Foote, though, is limited athletically and can easily be exposed in pass coverage by many NFL tight ends and running backs. However, this was a solid signing, since Foote is intelligent, experienced, strong against the run, and a top character player in the locker room.

Veteran Keyaron Fox now falls to the fourth overall inside linebacker spot and is thus slightly in danger of not making the roster if beaten out by rookie Stevenson Sylvester. However, Fox is likely to make the roster and dress on game days, because he is one of Pittsburgh’s best and most experienced special-teams coverage players.

The Steelers had little depth behind Harrison and Woodley at outside linebacker, and they were expected to draft a player in the first four rounds of a 2010 NFL Draft that was unusually deep in 3-4 OLB prospects.

Pittsburgh liked those prospects so much that they drafted a pair of 3-4 OLBs and three linebackers overall in the first five rounds of the 2010 NFL Draft, even though the team had more pressing needs.

Pro Football Weekly dubbed the Steelers’ second-round selection of Virginia Tech OLB Jason Worilds as the third biggest reach of the entire 2010 NFL Draft. Worilds is an athletic, somewhat short (6-foot-1), high-motor, tweener, who suffered through some injuries at Virginia Tech.

He has great potential in the Steelers’ scheme. Ideally, he can provide quality depth as a No. 3 OLB this fall as a reserve who sees regular action, starts if there is an injury to one of the two superstars, and excels on special teams, which he did for outstanding groups at Virginia Tech.

But it was highly debated if a 9-7 Steeler team with no depth at offensive tackle even before the injury to Willie Colon and a mediocre group of cornerbacks should have used a luxury second-round pick to back up arguably its two best players in Harrison and Woodley.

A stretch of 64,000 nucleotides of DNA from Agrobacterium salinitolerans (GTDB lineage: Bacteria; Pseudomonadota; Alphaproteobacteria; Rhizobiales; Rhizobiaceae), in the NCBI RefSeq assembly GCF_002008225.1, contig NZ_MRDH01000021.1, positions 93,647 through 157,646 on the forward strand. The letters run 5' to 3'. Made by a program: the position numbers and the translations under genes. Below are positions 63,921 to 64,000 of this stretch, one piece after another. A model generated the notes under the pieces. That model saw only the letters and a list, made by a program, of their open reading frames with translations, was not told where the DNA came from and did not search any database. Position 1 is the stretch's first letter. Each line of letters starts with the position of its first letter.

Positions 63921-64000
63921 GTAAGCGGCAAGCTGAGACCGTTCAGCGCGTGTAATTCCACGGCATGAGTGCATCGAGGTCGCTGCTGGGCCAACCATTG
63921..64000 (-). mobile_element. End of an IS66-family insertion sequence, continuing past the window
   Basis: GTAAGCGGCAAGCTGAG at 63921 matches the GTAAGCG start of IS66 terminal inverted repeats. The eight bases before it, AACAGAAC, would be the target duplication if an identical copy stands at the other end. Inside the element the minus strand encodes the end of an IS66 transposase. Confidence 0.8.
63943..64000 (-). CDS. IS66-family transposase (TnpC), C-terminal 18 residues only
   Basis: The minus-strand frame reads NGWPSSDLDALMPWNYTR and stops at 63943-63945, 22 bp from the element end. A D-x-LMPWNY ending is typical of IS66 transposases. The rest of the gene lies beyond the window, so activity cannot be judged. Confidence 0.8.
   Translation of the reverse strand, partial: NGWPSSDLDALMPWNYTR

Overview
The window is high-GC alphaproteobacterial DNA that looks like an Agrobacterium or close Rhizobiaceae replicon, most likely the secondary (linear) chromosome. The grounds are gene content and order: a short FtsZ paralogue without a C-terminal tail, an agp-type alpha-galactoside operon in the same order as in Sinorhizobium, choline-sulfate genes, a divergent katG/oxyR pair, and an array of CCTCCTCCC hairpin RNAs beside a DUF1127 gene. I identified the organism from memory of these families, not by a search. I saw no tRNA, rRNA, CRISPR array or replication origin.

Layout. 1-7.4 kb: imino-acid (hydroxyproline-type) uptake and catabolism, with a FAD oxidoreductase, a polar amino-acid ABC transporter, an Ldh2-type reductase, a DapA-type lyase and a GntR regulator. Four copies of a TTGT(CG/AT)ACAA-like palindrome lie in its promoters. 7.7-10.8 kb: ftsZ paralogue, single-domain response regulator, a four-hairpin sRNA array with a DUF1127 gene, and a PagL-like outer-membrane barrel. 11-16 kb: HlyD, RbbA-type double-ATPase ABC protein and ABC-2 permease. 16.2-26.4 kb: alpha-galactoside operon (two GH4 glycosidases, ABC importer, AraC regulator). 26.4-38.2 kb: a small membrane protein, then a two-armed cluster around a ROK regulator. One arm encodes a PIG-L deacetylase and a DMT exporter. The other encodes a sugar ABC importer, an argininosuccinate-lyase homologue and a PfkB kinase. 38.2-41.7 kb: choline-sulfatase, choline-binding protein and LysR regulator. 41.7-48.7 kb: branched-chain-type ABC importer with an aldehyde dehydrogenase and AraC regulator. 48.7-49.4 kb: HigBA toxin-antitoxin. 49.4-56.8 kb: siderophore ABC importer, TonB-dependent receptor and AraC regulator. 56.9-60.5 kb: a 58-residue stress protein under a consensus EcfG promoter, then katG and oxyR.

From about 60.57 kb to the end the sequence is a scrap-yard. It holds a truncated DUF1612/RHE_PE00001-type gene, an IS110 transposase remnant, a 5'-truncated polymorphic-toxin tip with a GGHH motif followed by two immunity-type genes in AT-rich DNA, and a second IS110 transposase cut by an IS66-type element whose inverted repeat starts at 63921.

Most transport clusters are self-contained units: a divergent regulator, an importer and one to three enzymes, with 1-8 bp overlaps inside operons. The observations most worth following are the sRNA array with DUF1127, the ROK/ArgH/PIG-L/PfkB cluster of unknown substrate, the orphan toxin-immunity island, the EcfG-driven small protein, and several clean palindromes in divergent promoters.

Worlilds had a second-round grade by some and no worse than a fourth-round grade by any draft experts. However, criticism of the Steelers’ taking Worilds 52nd overall intensified after no other pure 3-4 OLB prospects were drafted next until the Steelers took Ohio State’s Thad Gibson with the 116th overall selection in the fourth round.

The 21-year-old Gibson, however, clearly represented good value and great long-term potential at that draft spot. But the Steelers were clearly going with the best-available philosophy with that pick, because Gibson is unlikely to see serious minutes for several years and probably will not even dress this fall due to his inexperience on special teams.

The Steelers have cut a pair of fourth-round picks as rookies in recent years (Fred Gibson and Orien Harris), but Gibson would have to have an awful camp to not make the roster.

That appears to be bad news for Arnold Frazier and Patrick Bailey. Frazier has been serviceable as a No. 3 OLB over the last couple of season, but Pittsburgh clearly wanted an upgrade. Essentially, Worilds and Gibson would both have to be a long way away from playing for Frazier to make the roster again. After winning the Steelers’ rookie-of-the-year award in 2008 due to his special-teams pay and a lack of competition, Bailey was unimpressive on special teams in 2009 and is now a longshot to make the roster.

Probably even more of a surprise than drafting the two OLBs early was the Steelers’ following up with the pick of Sylvester in the fifth round. He was rated as 4-3 OLB prospect by many, but will play inside with the Steelers. Ideally, the Steelers can either stow Sylvester on IR for a year, or hope he clears waivers and can be resigned to the practice squad, because keeping a ninth linebacker may not be a luxury the Steelers can afford this fall.

It is difficult to see how Pittsburgh can keep both Sylvester and rookie 6th-round CB Crezdon Bulter on the 53-man roster. Barring injuries, one will have to be cut and hoped to be re-signed to the practice squad, and Bulter plays a position where the Steelers are not as strong. Sylvester, though, can win a roster spot with a solid camp and he is apparently a solid special-teams player.